Then Dallas, then the kitchen of the Ambassador Hotel in Los Angeles. The myth was lit into an eternal flame and honorary Kennedys were anointed its keepers. The thousand days of John Kennedy became Camelot, the eightyfive days of Robert Kennedy’s last campaign the end of promise. Those early hagiographies, born of grief and saturated with blood, had all the elements of pop mythology. Charisma became commitment and the Kennedys’ renewal each election season with a different set of values, a new set of priorities, was turned into a virtue—the pragmatic virtue of flexibility, the flexible virtue of pragmatism. There were no failures in Camelot, no warts spotted by the valet biographers.

Garry Wills buys none of it. His John Kennedy looks like the Elephant Man—a liar, a cheat, a philanderer, a war lover who waged war less successfully abroad than against the very government he was elected to lead. In Wills’s view, John Kennedy was the first Green Beret—a force Kennedy commissioned—and the enemy he sought to destabilize, to terminate with extreme prejudice, was his own bureaucracy. Command was fun, power exhilarating, throw caution to the wind. Vietnam was one of the hangovers produced by this heady wine.

It was a style of leadership to which John Kennedy came naturally. He was his father’s son, and that was but the first cell of the many prisons in which Wills finds the Kennedys incarcerated. Joseph P. Kennedy was a randy raider, Harvard-educated but always a parvenu on-the-make mick to classmates who booed him, this emissary from Franklin Roosevelt, at their twenty-fifth reunion. He was not so much a businessman as a predator of other men’s businesses. Always traveling fast, traveling light, he struck and moved on and struck again. The running of his various enterprises was not for him or his sons; that was the chore of flunkies and sons-in-law. Joseph Kennedy had “no ideology but achievement,” and he created “a kind of space platform out of his own career, one from which the children could fly out to their own achievements and come back for refueling.”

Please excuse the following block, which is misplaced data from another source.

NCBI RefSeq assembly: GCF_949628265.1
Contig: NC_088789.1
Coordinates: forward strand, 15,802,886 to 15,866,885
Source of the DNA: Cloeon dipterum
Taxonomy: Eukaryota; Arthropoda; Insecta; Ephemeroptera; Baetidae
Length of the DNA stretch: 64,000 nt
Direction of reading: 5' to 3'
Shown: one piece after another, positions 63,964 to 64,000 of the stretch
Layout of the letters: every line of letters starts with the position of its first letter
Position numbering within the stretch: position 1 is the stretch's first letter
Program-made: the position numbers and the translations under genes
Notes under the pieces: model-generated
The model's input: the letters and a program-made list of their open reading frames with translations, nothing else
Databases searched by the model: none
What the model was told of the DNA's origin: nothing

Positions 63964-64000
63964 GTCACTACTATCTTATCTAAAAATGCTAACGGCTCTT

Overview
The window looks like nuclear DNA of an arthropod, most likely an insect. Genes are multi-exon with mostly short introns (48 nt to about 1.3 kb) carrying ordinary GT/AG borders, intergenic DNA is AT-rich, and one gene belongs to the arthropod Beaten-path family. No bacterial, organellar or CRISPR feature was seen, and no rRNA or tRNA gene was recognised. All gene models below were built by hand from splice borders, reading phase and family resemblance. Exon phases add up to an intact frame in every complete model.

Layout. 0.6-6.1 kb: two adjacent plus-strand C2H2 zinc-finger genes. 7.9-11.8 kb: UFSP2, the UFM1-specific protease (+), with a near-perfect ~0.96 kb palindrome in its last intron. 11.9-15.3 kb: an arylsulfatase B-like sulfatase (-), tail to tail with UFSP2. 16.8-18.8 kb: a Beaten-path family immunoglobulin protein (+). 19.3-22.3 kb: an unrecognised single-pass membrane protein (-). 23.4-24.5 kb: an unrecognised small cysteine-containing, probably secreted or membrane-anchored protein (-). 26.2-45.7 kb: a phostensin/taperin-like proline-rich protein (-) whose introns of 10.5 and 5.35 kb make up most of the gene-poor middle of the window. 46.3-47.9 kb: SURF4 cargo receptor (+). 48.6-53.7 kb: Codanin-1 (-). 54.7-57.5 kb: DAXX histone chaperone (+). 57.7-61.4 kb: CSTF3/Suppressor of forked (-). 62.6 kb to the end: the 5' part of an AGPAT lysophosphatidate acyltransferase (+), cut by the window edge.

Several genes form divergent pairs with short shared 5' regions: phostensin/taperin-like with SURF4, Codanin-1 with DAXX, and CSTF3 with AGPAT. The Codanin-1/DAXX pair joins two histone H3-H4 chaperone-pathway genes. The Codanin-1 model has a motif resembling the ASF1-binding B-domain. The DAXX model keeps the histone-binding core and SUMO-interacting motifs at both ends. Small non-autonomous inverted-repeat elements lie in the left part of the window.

The raider collected women as he collected companies. Rose Kennedy visited his bed often enough to produce nine children and suffered gracefully when her husband invited Gloria Swanson, for years the official mistress, and other more casual conquests to Hyannis Port, and Swanson even on a liner to Europe with him and Rose. Rose Kennedy offered up, as the Catholic women of her generation were taught to do, every mortification and every humiliation as an opportunity for a plenary indulgence, markers against her time in purgatory. Her husband made passes at the daughters of his friends and at the friends of his daughters and used Arthur Krock, the conservative and seemingly punctilious resident oracle of The New York Times, as an ex-officio pimp who stashed discarded Kennedy girl friends in the various newsrooms of Washington. “What are you, our staff procurer?” a Washington newspaper editor asked Krock in 1941, and it took Krock nearly thirty years to realize that was indeed his role, both literally and figuratively, with his putative friends, Joseph Kennedy & Sons.